Taxes may eat up your hard earned cash

If you leave behind a spouse or civil partner without children, then your spouse will receive the first £450,000 of your estate. If there is more left over, your spouse will receive half of the remainder, and your parents will receive the other half. If you have no surviving parents, then your brothers or sisters will receive the half in equal amounts and so on.

If you leave behind a spouse/civil partner and children, then your spouse will receive the first £250,000 and half of whatever is left over, with the children receiving the other half in equal amounts.

There are several ways to make a will, including writing one yourself on a plain piece of paper, but the most recommended way is to seek professional help. The professionals can advise on Inheritance Tax and Trusts, and ensure the will is valid. They may also store your original will at no additional cost.

There are only two ways to change a will and they are:

  • Making a new will thereby revoking the old one; or
  • Making a codicil

A codicil is a supplement to a will and outlines changes you wish to make. The codicil is executed and signed in the same way as a will. If, however, you have complicated changes to make, then writing a new will altogether is advised.

It is particularly advisable to seek professional help in writing a will if:

  • You share a property with someone who is not your spouse/civil partner
  • You wish to make provisions for a dependant
  • You have several family members who might seek a claim on the will such as an ex-spouse or children from a previous relationship
  • You permanent home is not in the UK
  • You have overseas property
  • There is a business involved

If you own part of, or the whole of, a business, then making a will is essential. Suppose you are a majority shareholder but die unexpectedly without a will. Your shares, and therefore, majority ownership of the business would be subject to the intestacy rules (as above). If you are not on speaking terms with the inheritors or they do not understand the affairs of the business, a number of things could wrong. The shares could be sold, the business could be broken up or it could fall apart without the correct day-to-day running in place. If shares are split between your spouse and children, this could make things very difficult as the children might not be old enough to make business decisions. A will, therefore, can set out who you want your business (or shares) to go to. This can ensure the smooth running of the business after your death.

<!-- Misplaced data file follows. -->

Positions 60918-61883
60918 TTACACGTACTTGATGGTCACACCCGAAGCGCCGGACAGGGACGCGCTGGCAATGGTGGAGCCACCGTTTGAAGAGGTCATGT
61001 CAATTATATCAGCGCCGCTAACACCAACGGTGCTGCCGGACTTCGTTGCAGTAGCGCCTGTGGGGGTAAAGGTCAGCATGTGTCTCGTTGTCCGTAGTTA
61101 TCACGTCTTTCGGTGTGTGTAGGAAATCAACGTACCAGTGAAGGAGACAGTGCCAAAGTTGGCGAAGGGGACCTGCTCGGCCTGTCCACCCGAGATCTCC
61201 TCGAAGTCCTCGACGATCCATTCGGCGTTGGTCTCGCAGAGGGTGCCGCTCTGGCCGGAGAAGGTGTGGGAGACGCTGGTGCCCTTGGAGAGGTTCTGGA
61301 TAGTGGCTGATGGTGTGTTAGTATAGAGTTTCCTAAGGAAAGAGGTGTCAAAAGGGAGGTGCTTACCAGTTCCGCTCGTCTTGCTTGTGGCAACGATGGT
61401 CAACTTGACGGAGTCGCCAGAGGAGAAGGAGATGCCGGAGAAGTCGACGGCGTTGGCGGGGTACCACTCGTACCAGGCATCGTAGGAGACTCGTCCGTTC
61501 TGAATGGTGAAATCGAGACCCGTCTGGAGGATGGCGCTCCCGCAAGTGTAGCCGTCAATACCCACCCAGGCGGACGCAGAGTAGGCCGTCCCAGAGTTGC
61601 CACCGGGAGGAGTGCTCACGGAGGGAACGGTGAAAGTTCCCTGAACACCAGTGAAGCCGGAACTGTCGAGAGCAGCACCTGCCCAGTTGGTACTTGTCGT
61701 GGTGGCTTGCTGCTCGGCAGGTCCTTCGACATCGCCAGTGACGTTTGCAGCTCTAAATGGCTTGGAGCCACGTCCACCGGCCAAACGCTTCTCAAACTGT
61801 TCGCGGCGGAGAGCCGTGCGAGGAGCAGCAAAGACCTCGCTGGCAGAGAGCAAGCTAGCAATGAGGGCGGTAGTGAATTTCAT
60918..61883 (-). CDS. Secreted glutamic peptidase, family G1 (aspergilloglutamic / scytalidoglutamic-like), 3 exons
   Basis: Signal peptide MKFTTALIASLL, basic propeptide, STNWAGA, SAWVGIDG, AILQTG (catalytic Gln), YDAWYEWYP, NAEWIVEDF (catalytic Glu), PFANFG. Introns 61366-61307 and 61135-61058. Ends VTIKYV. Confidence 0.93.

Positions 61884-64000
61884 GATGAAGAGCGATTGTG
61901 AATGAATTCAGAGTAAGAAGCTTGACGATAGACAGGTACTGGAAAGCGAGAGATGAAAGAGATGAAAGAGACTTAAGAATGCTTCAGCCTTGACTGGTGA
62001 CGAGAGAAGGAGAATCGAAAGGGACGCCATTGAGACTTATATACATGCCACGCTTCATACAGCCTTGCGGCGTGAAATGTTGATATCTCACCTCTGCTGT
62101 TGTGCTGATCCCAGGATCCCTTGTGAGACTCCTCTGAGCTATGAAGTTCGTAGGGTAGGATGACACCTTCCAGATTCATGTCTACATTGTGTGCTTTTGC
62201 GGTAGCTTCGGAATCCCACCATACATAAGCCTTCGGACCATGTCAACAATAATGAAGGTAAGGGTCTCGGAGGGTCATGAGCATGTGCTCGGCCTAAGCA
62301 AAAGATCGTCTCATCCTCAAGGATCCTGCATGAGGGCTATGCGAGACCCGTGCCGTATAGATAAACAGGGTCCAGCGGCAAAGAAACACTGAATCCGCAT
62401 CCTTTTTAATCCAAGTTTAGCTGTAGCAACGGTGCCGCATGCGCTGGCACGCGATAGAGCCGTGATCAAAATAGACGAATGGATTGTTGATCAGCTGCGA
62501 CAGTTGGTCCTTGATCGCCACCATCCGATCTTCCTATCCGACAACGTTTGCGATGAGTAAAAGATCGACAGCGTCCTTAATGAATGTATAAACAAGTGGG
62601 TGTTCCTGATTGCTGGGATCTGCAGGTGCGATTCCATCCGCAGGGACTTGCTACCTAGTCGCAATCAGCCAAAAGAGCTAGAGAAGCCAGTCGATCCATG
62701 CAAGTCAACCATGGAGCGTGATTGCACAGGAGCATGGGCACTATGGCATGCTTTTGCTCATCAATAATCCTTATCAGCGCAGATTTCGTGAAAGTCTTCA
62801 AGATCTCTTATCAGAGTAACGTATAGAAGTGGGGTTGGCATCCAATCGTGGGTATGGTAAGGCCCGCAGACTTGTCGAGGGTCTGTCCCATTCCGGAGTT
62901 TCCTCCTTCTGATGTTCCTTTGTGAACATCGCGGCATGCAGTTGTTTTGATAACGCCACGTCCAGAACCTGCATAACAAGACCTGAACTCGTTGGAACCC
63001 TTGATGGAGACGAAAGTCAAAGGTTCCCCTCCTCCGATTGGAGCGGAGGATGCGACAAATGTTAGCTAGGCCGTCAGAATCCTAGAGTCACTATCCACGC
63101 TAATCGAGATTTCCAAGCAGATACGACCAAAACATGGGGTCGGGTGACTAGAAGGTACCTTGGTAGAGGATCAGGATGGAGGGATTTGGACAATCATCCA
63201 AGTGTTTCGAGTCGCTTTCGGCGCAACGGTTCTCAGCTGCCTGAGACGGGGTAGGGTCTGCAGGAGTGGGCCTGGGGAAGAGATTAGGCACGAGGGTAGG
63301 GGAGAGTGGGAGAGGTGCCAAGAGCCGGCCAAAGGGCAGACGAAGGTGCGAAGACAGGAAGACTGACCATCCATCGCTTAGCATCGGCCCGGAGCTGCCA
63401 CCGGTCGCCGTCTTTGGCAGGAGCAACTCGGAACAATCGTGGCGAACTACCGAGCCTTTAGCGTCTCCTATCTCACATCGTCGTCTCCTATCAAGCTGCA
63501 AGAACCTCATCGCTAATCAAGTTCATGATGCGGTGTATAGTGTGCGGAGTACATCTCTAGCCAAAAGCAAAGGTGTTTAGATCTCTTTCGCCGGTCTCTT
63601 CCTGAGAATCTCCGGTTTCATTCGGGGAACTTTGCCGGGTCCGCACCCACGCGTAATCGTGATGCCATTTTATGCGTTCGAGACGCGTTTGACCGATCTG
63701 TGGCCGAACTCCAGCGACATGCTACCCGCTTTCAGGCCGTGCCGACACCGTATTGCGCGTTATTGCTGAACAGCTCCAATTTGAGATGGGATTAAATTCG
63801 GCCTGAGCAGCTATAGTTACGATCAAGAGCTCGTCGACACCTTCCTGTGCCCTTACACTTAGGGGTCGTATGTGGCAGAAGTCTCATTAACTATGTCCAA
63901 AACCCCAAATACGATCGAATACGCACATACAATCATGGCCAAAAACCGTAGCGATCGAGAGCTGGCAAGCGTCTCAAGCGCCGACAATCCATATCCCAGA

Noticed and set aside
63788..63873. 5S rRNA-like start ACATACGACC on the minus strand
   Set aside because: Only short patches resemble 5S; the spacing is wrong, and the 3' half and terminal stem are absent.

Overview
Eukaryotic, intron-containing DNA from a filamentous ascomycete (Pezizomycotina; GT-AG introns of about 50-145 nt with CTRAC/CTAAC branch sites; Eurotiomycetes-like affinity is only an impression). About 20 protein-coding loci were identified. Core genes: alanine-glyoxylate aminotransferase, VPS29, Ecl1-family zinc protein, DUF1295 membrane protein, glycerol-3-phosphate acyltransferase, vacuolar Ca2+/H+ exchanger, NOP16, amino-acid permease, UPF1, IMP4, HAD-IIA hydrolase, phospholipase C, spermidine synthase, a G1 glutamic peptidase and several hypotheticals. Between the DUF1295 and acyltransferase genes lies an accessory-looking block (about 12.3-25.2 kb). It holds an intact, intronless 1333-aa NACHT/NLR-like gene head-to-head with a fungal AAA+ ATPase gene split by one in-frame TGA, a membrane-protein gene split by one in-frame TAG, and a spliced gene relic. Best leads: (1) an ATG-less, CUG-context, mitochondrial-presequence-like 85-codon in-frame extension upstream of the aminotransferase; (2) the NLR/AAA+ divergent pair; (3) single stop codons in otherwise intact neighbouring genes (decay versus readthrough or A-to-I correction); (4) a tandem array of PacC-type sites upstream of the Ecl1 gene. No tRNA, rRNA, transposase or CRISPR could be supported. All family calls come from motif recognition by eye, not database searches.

When to make a will

It is common to think that a will is not needed if you’re young or don’t have much of an estate, however, the sooner you make one, the better. If you are married or have children or look after dependents, then it is important to make sure they are properly taken care of when you are no longer around. If you have no spouse or dependents and don’t make a will, then your assets will be passed directly to your parent(s) or siblings. You may, however, wish that some of your possessions go to friends instead, for example. If you wish to leave anything to charity, this will need to be stipulated in a will. You can also make funeral arrangements and stipulate what you want to happen to your body. In other words, a will can cover almost everything so if you want to have any say in what happens to your possessions or yourself after death, then a will is one of the most important documents you can ever have.

 

 

P-author-Rob MartinsAbout the Author:

Rob Martins is from Cheesmans Accountants. As Company Secretary Senior, he also deals specifically with wills, probate and Lasting Power of Attorney, plus all legal and compliance requirements of Limited Liability Partnerships.  See: http://www.cheesman.co.uk/